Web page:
My mother and I had a complicated relationship, which in and of itself is not surprising since we were both very strong-minded women. Since childhood, I remember trying to make sense of this woman I called mother. She was so much her own person, which without her realising it, also gave me permission to be who I am. The lessons I learnt from my mother allowed me to be me to be who I am, freely and without shame. I was an intense child, living in a world I created in my mind mostly. I was very comfortable playing in this world that I created, and would often try to bring that world into my lived reality, but that proved to be too much for the adults around me.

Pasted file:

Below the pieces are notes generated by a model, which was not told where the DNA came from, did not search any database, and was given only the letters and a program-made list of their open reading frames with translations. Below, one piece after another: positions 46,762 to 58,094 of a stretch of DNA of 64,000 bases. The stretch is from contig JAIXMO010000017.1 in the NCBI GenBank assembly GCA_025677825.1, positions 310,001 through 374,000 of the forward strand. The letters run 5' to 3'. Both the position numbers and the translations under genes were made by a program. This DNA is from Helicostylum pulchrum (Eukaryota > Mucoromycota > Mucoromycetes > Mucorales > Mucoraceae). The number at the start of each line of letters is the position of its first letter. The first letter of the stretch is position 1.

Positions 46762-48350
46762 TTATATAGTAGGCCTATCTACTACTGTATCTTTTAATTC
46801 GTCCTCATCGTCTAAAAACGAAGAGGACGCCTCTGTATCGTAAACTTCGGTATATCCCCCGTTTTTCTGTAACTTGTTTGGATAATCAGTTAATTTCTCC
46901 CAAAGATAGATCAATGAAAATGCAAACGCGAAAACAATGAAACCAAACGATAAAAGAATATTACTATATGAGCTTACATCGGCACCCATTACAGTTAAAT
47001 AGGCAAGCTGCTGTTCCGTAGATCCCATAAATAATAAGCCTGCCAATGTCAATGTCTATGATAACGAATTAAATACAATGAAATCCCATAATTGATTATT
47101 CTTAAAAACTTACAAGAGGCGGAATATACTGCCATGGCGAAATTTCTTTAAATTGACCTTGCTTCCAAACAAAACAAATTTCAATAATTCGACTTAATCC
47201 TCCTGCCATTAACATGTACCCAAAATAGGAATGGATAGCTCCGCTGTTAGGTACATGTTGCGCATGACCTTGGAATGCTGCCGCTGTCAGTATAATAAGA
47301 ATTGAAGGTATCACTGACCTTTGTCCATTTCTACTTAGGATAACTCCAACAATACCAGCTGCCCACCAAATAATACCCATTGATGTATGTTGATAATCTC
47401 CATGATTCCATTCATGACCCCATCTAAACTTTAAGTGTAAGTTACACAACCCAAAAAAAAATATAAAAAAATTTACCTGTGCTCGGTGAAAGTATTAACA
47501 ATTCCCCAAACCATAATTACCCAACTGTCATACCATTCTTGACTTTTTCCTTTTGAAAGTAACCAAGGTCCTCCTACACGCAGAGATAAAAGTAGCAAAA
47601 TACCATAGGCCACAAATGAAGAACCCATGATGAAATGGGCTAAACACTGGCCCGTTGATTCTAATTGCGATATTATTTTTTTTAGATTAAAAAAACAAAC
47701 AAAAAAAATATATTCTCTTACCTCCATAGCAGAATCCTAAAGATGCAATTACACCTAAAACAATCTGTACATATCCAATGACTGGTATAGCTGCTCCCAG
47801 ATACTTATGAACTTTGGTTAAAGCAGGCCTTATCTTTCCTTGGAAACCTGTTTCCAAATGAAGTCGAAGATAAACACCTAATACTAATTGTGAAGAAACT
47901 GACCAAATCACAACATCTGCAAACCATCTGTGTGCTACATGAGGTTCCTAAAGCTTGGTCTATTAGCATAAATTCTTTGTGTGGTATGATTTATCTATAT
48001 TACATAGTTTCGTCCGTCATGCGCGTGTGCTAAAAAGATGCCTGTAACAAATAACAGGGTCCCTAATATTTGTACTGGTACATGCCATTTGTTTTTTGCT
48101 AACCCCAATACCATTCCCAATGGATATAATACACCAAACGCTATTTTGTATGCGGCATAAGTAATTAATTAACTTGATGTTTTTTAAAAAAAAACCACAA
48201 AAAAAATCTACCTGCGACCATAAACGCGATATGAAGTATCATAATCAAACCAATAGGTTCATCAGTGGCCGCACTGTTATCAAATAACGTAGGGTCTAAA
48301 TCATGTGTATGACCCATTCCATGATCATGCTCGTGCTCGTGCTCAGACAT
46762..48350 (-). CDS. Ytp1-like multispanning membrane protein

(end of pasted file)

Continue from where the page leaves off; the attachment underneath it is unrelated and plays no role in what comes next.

My mother was a great teacher of defiance. As a child, I watched how others would comment about her mothering style, her role as a wife and nurturer, and other general comments about what she was supposed to do and what she refused to do. She would always listen to these comments, smile, and then just continue doing things the way she was doing them.
I think that some of those comments might have hurt her at first, but she preferred defiance to these standards that others were imposing on her. She preferred to simply be herself. In a community where our dense living conditions meant that all of our lives were under a microscope, and the general trend was gossiping among neighbours, she preferred to keep to herself. She would either read, or just watch TV as she felt she was better off that way since people would talk about her anyway.